Date: January 18, 1990
Title: Vive La Différence! Changing Styles in Historical Atlases
Speaker: John Long, Hermon Dunlap Smith Center for the History of Cartography, The Newberry Library
Location: Fellows’ Lounge, The Newberry Library

Date: February 15, 1990
Title: Color, Cartography, and Commerce: French Experiments in Color Printing in the 18th Century
Speaker: Mary Pedley, William L. Clements Library, University of Michigan – Ann Arbor
Location: Fellows’ Lounge, The Newberry Library

Ever since the three-color woodcut map of Lorraine done for the 1513 edition of Ptolemy, map printers have been struggling to get color on their maps mechanically. During the heyday of copper engraving in the eighteenth century, several French printers began to experiment with the printing of multiple colors from copper plates. Mary Pedley had located a number of examples of these rare experiments, used for both maps and other kinds of illustrations, and will discuss the techniques involved and the reasons for the failure of these methods to become more common. Her talk will be illustrated with slides, and one or two examples from the Newberry’s collections will be on display.

Date: March 15, 1990
Title: Three Profiles: Women in North American Cartography
Speaker: Mary Michael Ritzlin
Location: Fellows’ Lounge, The Newberry Library

Name five women cartographers. “De Jode, De l’Isle, Hondius, Jansson, and Vissher.” Correct ! All of these ladies, and a great many others, published maps under their own names after their husbands’ deaths. This was the typical entrée into the trades for women before the twentieth century, but women have also been map designers, engravers, printsellers, and colorists, not to mention the powers behind the pens that drew. Mary Ritzlin, a founding member of the Society, has been researching this topic for a number of years, and she will share with us the stories of three women, Mary Biddle, Elizabeth Simcoe, and Emma Hart Willard, who left their marks (literally and figuratively) on the mapping of North America.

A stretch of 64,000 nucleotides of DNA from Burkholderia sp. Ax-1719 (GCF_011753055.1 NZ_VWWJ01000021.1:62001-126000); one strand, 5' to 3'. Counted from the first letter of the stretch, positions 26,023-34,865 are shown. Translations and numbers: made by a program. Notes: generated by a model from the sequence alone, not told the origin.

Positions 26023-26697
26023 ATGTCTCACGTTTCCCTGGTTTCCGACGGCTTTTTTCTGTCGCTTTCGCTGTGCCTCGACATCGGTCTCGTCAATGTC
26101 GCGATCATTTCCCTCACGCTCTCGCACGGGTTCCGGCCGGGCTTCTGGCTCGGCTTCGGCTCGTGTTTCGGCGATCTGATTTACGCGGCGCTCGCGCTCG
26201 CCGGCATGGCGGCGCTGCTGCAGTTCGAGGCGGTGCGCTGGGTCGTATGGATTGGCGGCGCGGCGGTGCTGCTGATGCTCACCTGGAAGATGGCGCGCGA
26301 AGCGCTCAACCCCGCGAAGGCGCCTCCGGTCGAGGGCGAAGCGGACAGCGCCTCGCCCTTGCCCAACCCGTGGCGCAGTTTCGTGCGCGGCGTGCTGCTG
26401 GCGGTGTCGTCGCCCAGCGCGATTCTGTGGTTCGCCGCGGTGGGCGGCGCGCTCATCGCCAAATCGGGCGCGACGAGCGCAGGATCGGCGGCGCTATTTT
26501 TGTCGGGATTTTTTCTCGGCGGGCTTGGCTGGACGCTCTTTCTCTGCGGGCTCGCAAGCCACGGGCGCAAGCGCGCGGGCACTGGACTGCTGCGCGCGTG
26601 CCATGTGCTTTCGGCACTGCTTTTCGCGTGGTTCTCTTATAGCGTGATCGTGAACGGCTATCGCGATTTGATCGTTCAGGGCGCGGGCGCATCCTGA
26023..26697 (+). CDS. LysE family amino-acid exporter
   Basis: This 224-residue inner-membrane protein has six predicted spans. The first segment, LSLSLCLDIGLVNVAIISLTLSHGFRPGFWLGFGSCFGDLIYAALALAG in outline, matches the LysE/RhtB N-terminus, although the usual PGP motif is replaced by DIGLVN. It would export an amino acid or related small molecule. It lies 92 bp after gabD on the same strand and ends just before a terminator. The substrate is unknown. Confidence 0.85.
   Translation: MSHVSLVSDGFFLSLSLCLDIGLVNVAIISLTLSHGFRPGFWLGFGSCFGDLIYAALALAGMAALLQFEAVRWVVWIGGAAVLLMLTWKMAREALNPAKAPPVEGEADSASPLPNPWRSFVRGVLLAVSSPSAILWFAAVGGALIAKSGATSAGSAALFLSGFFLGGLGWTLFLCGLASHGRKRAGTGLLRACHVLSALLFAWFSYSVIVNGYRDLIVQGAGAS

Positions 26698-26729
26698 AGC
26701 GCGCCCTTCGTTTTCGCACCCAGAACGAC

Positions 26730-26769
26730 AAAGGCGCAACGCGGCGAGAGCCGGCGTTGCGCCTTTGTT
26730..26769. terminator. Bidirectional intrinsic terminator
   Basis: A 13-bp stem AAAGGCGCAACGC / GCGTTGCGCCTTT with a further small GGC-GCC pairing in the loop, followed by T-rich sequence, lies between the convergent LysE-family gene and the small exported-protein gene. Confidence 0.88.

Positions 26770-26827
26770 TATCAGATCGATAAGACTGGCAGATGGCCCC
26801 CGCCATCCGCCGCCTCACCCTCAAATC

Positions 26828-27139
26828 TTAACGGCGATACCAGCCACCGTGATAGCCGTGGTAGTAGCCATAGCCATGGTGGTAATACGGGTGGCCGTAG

Date: April 19, 1990
Title: “On a round ball . . .”: The Making and Use of Terrestrial and Celestial Globes in England
Speaker: Helen Wallis, Map Librarian at the British Library (retired)
Location: Fellows’ Lounge, The Newberry Library

The name of Dr. Helen Wallis, who retired as Map Librarian at the British Library in 1986, has become almost synonymous with the study of old maps. Her publications are numerous and important and treat many map types and many regions of the world, but always she comes back to her first love, English globes, an area in which she is the undisputed expert. English mathematicians and cartographers were crucially important to English exploration and the expansion of the empire, and as it was the first truly global empire, globes played a particularly vital role, which Dr. Wallis will describe and illustrate for us.

Date: May 10, 1990
Title: The Mapping of the Great Lakes in the Seventeenth Century
Speaker: Kevin Kaufman, Research Associate, The History of Cartography Project, University of Wisconsin – Madison
Location: Room 180, The Newberry Library

“The Mapping of the Great Lakes in the Seventeenth Century” is the title of a portfolio of maps recently published by the John Carter Brown Library, to which Kevin Kaufman wrote the introduction and commentary.

This was a joint meeting of the Chicago Map Society and the Chicago Maritime Society.